501 Sentence Completion QuestionsMany standardized tests—including high school and collegeentrance exams and civil service exams—use sentence completionquestions to test vocabulary and logic. Some of the “alphabet soup”of exams that contain sentence completions are the: SAT I examPSAT/NMSQT examGRE General testTOEFL/TOEIC examsISEEGRTYou might wonder what kinds of strategies you can use to mastersentence completions. When it comes to sentence completions, theword that does not appear is the key to the meaning of the sentence.The words that do appear offer clues to the missing word. If you canfind out how the words that appear are connected, you can find thecorrect answer. This means that you must know more than just themeaning of the words involved. You must also understand the logicof the sentence. Here is a sampling of strategies: Read the entire sentence saying “blank” for the blank(s).This gives you an overall sense of the meaning of thesentence and helps you figure out how the parts of thesentence relate to each other. If an answer occurs to youbefore you even look at the choices, you may have asynonym for the answer or the answer itself.Pay special attention to introductory and transitionalwords—but, although, however, yet, even though—becausethey are key to forming the logical structure of thesentence.Be sure your choice is both logical and grammaticallycorrect.If you don’t know some words, use elimination andeducated guessing, which means you are able to eliminatex

501 Sentence Completion Questionsone or more of the choices as definitely wrong; orguessing from context when you know a related word.There are several types of sentence completions: restatementcomparisoncontrastcause and effectHere is an example of a cause-and-effect sentence completionquestion:After a brief and violent that ousted the president, GeneralMonsanto declared himself the dictator of the country.a. nuanceb. coupc. solicitationd. upbraidinge. lamentThe answer is choice b. A coup (n.) is a sudden and decisive changeof leadership illegally or by force, a takeover. What (the cause) led thegeneral to declare himself dictator (the result)? Something brief andviolent, that ousted the president, a coup.Here is an example of a restatement question:The city council formed a committee to simplify several dozencity ordinances that were unnecessarily complicated andout-of-date.a. fecklessb. empiricalc. byzantined. slovenlye. pedanticxi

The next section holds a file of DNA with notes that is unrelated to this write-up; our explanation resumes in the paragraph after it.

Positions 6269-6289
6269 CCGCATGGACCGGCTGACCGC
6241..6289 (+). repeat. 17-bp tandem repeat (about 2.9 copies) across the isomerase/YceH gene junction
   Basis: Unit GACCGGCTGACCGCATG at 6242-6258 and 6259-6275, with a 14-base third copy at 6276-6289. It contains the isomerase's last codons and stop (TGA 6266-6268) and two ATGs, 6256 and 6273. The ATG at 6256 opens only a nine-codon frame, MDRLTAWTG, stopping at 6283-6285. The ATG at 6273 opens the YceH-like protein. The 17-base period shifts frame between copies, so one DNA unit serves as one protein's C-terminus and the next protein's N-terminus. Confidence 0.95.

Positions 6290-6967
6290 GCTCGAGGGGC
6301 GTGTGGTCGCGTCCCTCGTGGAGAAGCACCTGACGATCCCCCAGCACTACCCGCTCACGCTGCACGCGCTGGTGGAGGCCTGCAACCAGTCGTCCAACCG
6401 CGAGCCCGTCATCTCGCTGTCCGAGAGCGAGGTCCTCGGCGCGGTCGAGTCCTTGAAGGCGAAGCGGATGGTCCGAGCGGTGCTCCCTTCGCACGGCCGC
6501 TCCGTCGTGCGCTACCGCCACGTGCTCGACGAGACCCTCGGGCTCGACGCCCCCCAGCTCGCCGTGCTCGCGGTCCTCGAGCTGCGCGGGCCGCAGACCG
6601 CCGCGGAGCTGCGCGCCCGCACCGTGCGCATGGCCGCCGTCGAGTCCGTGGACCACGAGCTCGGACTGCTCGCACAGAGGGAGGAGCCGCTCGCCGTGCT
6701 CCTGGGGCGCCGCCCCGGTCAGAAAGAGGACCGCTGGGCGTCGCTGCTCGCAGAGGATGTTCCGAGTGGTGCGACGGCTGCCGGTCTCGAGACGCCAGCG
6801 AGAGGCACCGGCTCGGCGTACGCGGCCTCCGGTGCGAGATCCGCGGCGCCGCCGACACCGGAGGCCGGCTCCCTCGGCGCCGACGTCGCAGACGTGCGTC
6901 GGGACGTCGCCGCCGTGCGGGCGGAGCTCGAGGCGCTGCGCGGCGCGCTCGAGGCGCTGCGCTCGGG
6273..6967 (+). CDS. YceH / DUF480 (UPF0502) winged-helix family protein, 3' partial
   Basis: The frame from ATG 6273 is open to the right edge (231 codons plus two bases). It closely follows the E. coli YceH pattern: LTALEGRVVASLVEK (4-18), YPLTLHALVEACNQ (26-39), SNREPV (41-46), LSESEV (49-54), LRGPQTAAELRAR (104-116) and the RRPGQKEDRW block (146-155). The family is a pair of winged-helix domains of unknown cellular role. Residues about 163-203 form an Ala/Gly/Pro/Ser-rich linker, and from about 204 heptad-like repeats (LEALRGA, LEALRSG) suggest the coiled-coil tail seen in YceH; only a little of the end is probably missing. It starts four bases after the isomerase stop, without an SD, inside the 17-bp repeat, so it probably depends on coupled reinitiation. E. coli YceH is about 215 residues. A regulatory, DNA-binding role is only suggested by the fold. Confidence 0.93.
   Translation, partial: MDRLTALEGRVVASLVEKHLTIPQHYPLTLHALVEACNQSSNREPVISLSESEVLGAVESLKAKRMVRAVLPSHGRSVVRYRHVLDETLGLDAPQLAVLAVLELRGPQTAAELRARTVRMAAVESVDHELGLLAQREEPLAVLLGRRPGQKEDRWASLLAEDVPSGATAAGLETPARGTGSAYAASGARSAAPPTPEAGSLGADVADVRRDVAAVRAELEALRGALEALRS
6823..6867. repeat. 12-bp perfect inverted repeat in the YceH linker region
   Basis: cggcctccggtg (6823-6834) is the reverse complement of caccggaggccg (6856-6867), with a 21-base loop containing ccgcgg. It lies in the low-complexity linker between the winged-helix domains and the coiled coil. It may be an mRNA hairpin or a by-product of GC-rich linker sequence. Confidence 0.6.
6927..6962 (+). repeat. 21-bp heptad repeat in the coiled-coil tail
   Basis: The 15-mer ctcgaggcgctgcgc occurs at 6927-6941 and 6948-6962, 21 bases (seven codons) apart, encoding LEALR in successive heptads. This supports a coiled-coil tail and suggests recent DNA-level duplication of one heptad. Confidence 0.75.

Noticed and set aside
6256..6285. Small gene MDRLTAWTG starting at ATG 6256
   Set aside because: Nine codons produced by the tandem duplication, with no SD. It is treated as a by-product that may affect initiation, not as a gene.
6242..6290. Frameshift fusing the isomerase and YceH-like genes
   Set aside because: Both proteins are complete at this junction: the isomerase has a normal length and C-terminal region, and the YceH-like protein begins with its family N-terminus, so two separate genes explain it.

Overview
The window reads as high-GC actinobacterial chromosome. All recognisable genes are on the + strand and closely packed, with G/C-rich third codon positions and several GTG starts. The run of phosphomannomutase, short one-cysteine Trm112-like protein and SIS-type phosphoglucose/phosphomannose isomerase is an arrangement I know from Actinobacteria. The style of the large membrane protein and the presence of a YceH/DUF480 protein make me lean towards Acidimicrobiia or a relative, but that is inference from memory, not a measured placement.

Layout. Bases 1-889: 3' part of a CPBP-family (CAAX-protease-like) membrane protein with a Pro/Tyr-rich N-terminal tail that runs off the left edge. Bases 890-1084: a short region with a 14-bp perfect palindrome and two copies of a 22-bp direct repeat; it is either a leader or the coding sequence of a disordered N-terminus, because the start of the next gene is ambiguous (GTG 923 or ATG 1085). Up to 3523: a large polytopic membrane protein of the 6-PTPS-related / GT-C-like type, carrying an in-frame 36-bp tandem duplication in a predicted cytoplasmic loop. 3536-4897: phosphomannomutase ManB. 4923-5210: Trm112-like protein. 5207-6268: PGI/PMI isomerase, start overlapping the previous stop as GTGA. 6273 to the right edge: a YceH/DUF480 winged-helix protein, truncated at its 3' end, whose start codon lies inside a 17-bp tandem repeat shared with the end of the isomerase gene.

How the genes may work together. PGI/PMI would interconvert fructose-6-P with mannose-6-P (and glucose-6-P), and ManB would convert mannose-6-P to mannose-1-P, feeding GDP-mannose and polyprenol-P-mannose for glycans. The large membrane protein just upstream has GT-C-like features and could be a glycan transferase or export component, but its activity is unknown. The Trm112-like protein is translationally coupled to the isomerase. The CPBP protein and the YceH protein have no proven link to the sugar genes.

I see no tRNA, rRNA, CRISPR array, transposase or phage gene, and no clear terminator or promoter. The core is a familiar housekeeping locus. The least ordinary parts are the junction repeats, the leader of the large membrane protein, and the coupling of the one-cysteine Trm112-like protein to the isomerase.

501 Sentence Completion QuestionsThe answer is choice c, byzantine, an adjective that means “highlycomplicated and intricate.” Here, you are looking for a restatementof the clue words complicated and out-of-date, and for something thatneeds simplifying.As you practice sentence completions, you may discover signal wordsand phrases—clues that help you choose the correct answer. Here arecommon signal words and an example for each kind of question:Restatement: namely, in other words, in fact, that isExample: The pickpocket was a trickster, in other words, a .(The answer, which restates “trickster,” might be knave orscoundrel.)Comparison: likewise, similarly, and, just as, as as, for example, as shown, as illustrated byExample: Anna was cleared of all charges; similarly, Sam was.(The answer compares to being “cleared of all charges,” so perhapsSam was vindicated.)Contrast: though, although, however, despite, but, yet; on the otherhand, but, however, despite, or on the contraryExample: Although the tiger is a solitary beast, its cousin the lion isa animal.(The answer is something that contrasts with “solitary,” such asgregarious or sociable.)Cause and effect: thus, therefore, consequently, and because andphrases such as due to, as a result, leads toExample: A truck stole her parking spot; consequently, Sally’slook showed her displeasure.(The answer would be a look caused by someone stealing Sally’sparking spot, maybe scowling or sullen.)xii